Victims of GBV need support and protection, not ridicule

Victims of GBV are not to blame for what has happened to them. [iStockphoto]

Gender-based violence (GBV) is a scourge that continues to plague our society, with women being the most affected.

It is disheartening to note that even in the 21st century, women who report cases of GBV are often stigmatised and subjected to further trauma.

What is even more saddening is that in most cases, the stigma and fear do not come from strangers, but from the victims' in-laws. It is time for society to wake up and stand with these women, supporting them as they pursue justice and healing.

In many cultures, the in-laws are an integral part of the family unit. While this can be beneficial, it can also be problematic when it comes to issues of GBV. In-laws may feel a sense of loyalty to their son or brother and may not want to believe that he is capable of such heinous acts. This can lead to victim-blaming and stigmatisation of the woman who reports the crime.

Unfortunately, this behaviour is not limited to certain cultures or communities. It is a widespread problem that affects women from all walks of life. Many women are hesitant to report GBV because they fear the stigma and judgment that they will face particularly from their in-laws. This can be incredibly isolating and can prevent victims from accessing the support and justice they need.

Emotional manipulation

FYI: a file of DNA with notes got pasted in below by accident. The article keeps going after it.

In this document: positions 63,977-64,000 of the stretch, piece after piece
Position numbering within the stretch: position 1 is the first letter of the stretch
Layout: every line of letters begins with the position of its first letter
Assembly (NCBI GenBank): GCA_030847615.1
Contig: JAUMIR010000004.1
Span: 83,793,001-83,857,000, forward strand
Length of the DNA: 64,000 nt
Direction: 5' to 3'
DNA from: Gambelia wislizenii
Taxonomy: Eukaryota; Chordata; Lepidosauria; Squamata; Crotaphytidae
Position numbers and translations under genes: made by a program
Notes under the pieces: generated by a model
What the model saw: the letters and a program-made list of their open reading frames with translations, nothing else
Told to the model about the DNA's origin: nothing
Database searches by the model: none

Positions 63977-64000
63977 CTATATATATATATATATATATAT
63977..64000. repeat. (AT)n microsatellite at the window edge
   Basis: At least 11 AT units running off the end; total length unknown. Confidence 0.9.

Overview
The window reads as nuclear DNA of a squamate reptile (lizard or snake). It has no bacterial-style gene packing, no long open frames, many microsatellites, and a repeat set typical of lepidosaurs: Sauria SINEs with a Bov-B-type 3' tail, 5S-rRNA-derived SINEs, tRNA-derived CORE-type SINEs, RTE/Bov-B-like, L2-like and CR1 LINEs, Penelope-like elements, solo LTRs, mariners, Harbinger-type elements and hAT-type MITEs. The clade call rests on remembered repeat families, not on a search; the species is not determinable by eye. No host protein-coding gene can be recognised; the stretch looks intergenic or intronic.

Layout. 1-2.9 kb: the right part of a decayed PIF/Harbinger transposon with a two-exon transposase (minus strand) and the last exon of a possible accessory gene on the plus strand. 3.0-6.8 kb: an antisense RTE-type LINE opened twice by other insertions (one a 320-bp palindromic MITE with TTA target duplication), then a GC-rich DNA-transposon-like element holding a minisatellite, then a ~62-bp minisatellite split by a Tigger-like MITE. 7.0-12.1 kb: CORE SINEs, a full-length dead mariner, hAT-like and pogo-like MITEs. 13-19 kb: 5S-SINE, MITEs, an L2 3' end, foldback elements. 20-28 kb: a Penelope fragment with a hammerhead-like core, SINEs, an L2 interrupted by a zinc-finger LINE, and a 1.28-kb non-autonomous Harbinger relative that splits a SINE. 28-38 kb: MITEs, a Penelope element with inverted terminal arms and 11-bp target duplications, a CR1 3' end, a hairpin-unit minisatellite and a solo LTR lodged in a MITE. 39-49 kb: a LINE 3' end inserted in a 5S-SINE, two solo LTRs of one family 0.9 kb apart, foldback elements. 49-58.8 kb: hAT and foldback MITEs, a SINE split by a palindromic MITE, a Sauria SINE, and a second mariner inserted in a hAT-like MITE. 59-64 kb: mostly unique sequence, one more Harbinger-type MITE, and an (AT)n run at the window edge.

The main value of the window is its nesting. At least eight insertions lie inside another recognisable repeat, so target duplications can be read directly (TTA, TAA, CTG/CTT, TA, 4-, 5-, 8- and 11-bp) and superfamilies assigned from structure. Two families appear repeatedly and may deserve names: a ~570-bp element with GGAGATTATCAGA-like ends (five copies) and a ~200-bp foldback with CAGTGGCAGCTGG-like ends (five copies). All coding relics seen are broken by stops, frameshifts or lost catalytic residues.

Stigma and fear can take many forms. In some cases, in-laws may use emotional manipulation to make the victim feel guilty for reporting the abuse. They may also threaten to cut off contact with the victim or take away custody of any children involved. In extreme cases, they may even threaten physical violence.

This behaviour must stop. We cannot continue to perpetuate a cycle of violence and victim-blaming. Instead, we must come together as a society to support and empower women who report GBV. This starts with challenging the attitudes and beliefs that lead to stigma and fear.

It is important to remember that victims of GBV are not to blame for what has happened to them. It is the perpetrator who is responsible for their actions, and they must be held accountable for their behaviour. We must work to shift the focus from victim-blaming to holding perpetrators accountable.

As a society, we also need to prioritise the support and protection of victims. This means providing victims with safe places to stay, access to counselling and medical services, and legal support. We must work to ensure that victims are not further traumatised by the reporting process.

To achieve this, we need to invest in training of law enforcement officers, healthcare providers, and legal professionals on how to support and respond to victims of GBV. We must also work to challenge the social norms that contribute to victim-blaming and stigmatisation.  It is time to give victims a voice and the support they need to heal and move forward.

-Ms Mutai is a media and communication consultant